For Daayiee Abdullah, the past weekend compressed, in sharp relief, both the good and the bad of what it means to be Muslim, black and gay in America.
Friday marked the celebratory funeral of boxing champion and civil rights fighter Muhammad Ali, "a black American Muslim hero." On Saturday, Abdullah performed "a marriage for an interfaith couple: a Muslim woman and a non-Muslim man, which many imams will not do." And on Sunday, he woke to a phone ringing with news of a horrendous attack in which a gunman claiming loyalty to the Islamic State group killed 49 people at a gay nightclub in Orlando, Florida.
"The volcanic eruption now overcomes the goodwill" toward Muslims generated by remembrances of Ali, Abdullah said, grieving for that and for the lives lost.
Abdullah for days has been in relentless demand for his perspective as a gay imam — a rarity in a faith that, as with some other religions, generally has been intolerant.
“But that is evolving,” said Abdullah, 62, who led the progressive Light of Reform mosque in Washington for several years before closing it in 2015 for financial reasons. He also was the only imam willing to conduct a funeral for a Muslim man who’d died in 2002 of complications from AIDS.
Positive response to horror
If the Orlando attack has any bright spot, Abdullah said, it’s that the public response refutes "the supposed division between Muslims and the gay community. As opposed to 15, 20 years ago, both the Muslim community and LGBT community work in unison to deal with the various prejudices and biases that they each face."
Hundreds of community members line up outside a clinic to donate blood after the shooting attack at a gay nightclub in Orlando, Fla., June 12, 2016.
After Sunday’s shooting, for instance, the secular Council on American-Islamic Relations’ Florida chapter encouraged local Muslims to participate in a blood drive aiding the shooting victims. (LGBT activists and supporters, for their part, have decried any attempts to vilify Muslims. And a wide array of supporters, in Orlando and far beyond, also have shown solidarity with the mostly Latino victims and their respective communities.)
"Muslim organizations making these statements publicly [are] a real godsend," Abdullah said, later calling it "moving forward… in solidarity against the hatred."
The Muslim community too often has kept silent about homophobia, he said. "There’s been some evolution, but it’s not far enough. Now it’s time to have more conversations, not dictates, about where we stand living in America or in the West."
Abdullah added that, as a sexual minority in the Muslim community, "in the past, I have been ignored, dismissed and in some instances very rudely treated." So he was heartened when CAIR’s Washington office invited him to join in a public response to the attack, though he couldn’t because of a scheduling conflict.
When it comes to homosexuality, the Muslim world largely observes a policy of don’t ask, don’t tell, said M.A. Muqtedar Khan, a University of Delaware associate professor of Islam and global affairs.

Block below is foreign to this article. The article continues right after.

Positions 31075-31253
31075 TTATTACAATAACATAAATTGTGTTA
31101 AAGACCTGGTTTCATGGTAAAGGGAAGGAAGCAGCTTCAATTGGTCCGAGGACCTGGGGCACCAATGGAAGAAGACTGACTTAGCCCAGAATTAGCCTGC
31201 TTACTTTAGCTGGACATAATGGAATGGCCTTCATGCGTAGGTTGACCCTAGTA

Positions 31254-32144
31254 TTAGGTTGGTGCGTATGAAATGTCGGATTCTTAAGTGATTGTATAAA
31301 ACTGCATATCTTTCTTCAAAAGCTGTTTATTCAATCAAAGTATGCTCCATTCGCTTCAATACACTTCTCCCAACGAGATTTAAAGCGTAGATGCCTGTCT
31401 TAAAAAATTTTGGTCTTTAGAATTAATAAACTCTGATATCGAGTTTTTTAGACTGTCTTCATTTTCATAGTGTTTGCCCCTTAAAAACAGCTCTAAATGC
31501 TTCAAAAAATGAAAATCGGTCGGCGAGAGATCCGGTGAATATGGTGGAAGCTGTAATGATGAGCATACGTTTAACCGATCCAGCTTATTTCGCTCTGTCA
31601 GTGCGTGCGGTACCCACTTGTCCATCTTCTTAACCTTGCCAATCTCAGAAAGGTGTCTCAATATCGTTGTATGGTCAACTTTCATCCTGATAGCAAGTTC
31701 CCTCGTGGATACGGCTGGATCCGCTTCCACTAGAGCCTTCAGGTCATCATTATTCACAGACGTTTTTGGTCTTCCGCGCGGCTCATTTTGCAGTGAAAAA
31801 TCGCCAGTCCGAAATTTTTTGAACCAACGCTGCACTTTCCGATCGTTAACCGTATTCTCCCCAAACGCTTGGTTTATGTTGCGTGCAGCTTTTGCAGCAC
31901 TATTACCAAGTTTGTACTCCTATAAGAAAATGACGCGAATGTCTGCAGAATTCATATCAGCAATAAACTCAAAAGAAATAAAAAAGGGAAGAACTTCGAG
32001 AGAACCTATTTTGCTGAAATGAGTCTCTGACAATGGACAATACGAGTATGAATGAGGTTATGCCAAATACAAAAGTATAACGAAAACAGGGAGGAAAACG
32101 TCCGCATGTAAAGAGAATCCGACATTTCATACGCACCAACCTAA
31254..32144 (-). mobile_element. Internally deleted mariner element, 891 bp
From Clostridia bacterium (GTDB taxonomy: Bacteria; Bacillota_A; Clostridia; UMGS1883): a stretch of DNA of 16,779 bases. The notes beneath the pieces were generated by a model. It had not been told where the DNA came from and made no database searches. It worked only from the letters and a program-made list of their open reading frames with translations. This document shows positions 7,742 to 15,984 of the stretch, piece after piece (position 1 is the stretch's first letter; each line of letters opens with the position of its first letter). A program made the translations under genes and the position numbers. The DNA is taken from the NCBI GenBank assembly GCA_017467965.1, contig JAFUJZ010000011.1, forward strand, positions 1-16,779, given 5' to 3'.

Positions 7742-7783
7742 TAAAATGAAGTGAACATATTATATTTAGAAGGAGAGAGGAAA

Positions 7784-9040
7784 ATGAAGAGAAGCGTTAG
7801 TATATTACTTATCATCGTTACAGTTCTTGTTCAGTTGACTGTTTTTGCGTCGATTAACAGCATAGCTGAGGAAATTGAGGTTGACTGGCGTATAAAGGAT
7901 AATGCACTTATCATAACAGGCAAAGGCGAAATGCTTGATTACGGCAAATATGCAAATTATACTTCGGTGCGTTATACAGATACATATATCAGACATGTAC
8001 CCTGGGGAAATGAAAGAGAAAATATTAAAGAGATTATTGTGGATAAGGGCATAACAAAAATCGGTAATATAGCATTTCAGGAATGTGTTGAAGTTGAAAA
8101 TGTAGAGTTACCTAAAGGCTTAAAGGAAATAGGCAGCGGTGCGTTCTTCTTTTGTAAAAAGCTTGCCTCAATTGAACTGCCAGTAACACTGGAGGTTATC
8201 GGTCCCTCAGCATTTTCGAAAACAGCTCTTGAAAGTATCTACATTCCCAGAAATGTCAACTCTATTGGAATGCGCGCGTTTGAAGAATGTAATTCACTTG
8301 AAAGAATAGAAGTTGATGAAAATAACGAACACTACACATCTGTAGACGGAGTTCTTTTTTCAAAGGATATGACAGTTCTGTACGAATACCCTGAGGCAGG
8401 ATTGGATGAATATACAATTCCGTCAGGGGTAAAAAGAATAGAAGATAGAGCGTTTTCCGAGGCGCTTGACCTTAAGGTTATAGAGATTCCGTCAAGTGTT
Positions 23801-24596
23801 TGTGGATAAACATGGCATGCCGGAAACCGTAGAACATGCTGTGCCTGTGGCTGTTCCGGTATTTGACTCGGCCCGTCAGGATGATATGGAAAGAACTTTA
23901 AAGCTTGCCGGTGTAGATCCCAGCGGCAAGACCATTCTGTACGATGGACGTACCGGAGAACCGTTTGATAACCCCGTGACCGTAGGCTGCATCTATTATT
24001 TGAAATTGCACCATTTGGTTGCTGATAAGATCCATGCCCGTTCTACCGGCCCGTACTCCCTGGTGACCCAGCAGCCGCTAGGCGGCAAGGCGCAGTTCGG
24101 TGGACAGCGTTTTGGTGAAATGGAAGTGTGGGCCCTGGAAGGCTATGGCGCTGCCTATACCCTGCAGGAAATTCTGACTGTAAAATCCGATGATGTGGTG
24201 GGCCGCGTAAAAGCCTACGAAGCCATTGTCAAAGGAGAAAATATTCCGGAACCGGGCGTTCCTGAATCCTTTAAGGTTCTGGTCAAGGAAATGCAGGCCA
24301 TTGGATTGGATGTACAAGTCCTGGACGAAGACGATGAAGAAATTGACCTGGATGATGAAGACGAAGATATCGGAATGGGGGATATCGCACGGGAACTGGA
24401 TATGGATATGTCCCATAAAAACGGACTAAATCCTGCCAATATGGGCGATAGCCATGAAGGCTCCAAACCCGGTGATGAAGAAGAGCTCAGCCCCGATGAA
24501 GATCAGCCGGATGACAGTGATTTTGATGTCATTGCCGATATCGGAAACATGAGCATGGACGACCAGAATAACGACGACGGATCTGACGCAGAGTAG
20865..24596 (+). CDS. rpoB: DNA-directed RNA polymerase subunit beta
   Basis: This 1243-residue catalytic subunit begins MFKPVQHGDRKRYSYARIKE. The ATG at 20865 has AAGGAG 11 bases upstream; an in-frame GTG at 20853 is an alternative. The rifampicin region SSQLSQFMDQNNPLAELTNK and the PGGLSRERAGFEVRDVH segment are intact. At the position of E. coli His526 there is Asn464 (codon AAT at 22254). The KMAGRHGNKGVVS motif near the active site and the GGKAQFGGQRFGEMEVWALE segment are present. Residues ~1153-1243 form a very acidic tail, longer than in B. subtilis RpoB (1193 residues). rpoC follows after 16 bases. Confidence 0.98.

"The Quran is very clear. It says, 'How can you lie with a man as you would with a woman?' But there’s disagreement about what should be the punishment," Khan said.
Imam Azhar Subedar, left, speaks during a special interfaith prayer service at the American Muslim Community Center in Longwood, Florida, June 13, 2016, to support the Orlando shooting victims.
Muslim leaders send mixed messages, with some clerics putting out YouTube videos railing against homosexuals while others publicly endorse tolerance, he added. "They can’t go and ask Americans to fight Islamophobia and then preach homophobia… teach hatred and intolerance for one community while demanding better treatment for the other."
Khan tweeted Monday that "Islam teaches to respond to evil with good."
Dealing with prejudice
Investigators still are trying to determine what motivated the gunman: religious extremism, homophobia, self-loathing, ethnic hatred, mental illness or something else.
Prejudice was familiar enough to the former Sidney Thompson, who grew up black and gay in a Southern Baptist family in Detroit, Michigan. But he also experienced plenty of acceptance.
At 15, he came out to his parents, who "were very accepting of me at that time. They told me that I had upheld the ethics of the family" and "because of that, there was nothing wrong with me," he recalled. "… They were very far ahead of the curve."
When he converted to Islam at age 29, while studying with Uighurs in China, they embraced that, too.
Abdullah, who has a law degree and speaks some Arabic and Mandarin, worked in import-export law, then switched to refugee work. He said his background in the U.S. legal system and Islamic law enabled his helping Muslims and gays seek refugee status.
Now Abdullah’s developing the Muslim Education Center for Creative Academics (MECCA) Institute, an online seminary promoting progressive theology that he hopes to open in autumn 2017. He said he has enlisted progressive Muslim leaders from four continents to join him in teaching.
People, including those of Muslim faith, "have to reevaluate what they’ve been taught or told," Abdullah said. They have to "better understand that sexual diversity is a blessing in our community and not a curse or any negative."